The legal system includes a variety of terminology that can seem confusing to non-lawyers, and the workers’ compensation system is no exception. It is important to understand some of the basic terminology used in the workers’ compensation system to best defend your business. One important different to understand is the difference between specific trauma and cumulative trauma. Specific trauma is the kind of injury that typically comes to mind when you think of workers’ compensation, such as a broken arm in a car accident or a concussion from a fall from a ladder. Cumulative trauma is a bit more nuanced.
Cumulative trauma, also referred to as a “repetitive stress injury,” is an injury sustained from repetitive stress or motions over time. Carpal tunnel syndrome is the classic example of cumulative trauma, as it takes repeated motion, performed over time, in order to actually develop carpal tunnel. Another example is the Chronic Traumatic Encephalopathy sustained by professional football players as a result of sustaining multiple concussions. Cumulative trauma is a compensable injury under the workers’ compensation system, just like specific trauma.
Like specific trauma injuries, workers must bring a claim for cumulative trauma within a specific time frame. Under California Labor Code § 5412, the worker must bring a claim within one year of discovering the claim or within a year of when the claim should have been discovered, had he or she been exercising reasonable diligence and care.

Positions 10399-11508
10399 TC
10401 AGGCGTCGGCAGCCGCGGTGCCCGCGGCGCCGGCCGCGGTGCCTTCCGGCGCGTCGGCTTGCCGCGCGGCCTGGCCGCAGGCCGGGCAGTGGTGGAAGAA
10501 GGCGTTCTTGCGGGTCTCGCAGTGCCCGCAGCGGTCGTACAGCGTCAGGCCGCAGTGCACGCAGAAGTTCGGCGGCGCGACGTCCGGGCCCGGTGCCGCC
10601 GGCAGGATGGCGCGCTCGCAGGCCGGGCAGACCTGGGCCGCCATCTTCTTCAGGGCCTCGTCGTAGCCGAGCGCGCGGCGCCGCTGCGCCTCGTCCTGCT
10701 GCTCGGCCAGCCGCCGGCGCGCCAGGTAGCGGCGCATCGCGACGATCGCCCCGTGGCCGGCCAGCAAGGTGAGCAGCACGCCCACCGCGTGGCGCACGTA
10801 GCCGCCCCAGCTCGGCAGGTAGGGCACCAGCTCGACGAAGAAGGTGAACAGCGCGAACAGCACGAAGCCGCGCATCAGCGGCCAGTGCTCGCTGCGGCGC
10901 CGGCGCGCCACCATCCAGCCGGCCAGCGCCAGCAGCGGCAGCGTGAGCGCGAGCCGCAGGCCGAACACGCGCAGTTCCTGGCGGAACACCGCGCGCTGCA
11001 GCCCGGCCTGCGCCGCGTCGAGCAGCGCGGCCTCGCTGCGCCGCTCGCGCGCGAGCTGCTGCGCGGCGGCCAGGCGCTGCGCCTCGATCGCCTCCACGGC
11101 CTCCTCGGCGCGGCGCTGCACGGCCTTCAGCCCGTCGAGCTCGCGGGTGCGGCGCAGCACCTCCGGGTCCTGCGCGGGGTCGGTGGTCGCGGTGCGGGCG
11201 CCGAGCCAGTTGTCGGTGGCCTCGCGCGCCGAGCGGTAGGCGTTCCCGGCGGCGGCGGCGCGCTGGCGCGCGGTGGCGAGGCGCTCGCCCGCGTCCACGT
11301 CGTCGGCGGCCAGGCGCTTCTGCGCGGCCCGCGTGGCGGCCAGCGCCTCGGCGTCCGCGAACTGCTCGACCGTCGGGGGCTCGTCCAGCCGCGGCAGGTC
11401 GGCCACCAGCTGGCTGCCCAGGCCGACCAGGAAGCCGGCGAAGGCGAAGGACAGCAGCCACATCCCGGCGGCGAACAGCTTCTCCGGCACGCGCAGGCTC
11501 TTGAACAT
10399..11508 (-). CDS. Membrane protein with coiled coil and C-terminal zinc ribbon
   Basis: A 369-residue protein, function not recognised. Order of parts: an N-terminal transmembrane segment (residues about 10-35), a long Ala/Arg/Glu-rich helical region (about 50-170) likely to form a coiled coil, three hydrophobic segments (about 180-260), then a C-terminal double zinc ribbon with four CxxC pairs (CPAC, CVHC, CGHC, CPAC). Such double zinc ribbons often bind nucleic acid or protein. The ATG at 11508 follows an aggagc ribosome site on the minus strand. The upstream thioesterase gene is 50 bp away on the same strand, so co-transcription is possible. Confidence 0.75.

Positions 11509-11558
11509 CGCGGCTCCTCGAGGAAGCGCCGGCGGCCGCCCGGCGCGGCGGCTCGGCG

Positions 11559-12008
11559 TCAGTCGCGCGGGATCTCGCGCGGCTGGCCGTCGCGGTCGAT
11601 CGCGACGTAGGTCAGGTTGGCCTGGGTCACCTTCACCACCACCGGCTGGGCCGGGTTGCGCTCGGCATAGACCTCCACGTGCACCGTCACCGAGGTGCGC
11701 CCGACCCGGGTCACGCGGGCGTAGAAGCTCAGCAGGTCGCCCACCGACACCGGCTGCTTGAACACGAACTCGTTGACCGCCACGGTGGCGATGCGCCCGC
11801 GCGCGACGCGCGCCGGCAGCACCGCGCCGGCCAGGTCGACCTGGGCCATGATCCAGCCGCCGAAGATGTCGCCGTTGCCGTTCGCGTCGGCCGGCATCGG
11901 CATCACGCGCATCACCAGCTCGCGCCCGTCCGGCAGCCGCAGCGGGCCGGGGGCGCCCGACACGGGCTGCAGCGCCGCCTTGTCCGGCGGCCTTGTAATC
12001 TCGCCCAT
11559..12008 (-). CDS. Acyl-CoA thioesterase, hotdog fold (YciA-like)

The California Workers’ Compensation Institute found that on average, cumulative trauma injuries were 53% more expensive than specific trauma cases. In addition, workers claiming a cumulative trauma injury were much more likely to be independently represented by their own attorneys. The institute also found that cumulative trauma is most prevalent in the manufacturing industry, which is attributable to the repetitive manual motions typically required of the workers. Moreover, the study found that a worker claiming a cumulative trauma is ten times more likely to claim another injury. With these types of statistics, it is clear that it is essential that you have a firm understanding on cumulative trauma and how to protect your business and your workers from these types of injuries and claims.
We have extensive knowledge in helping our clients understand cumulative trauma and the potential impact on their business. Call us today for a consultation.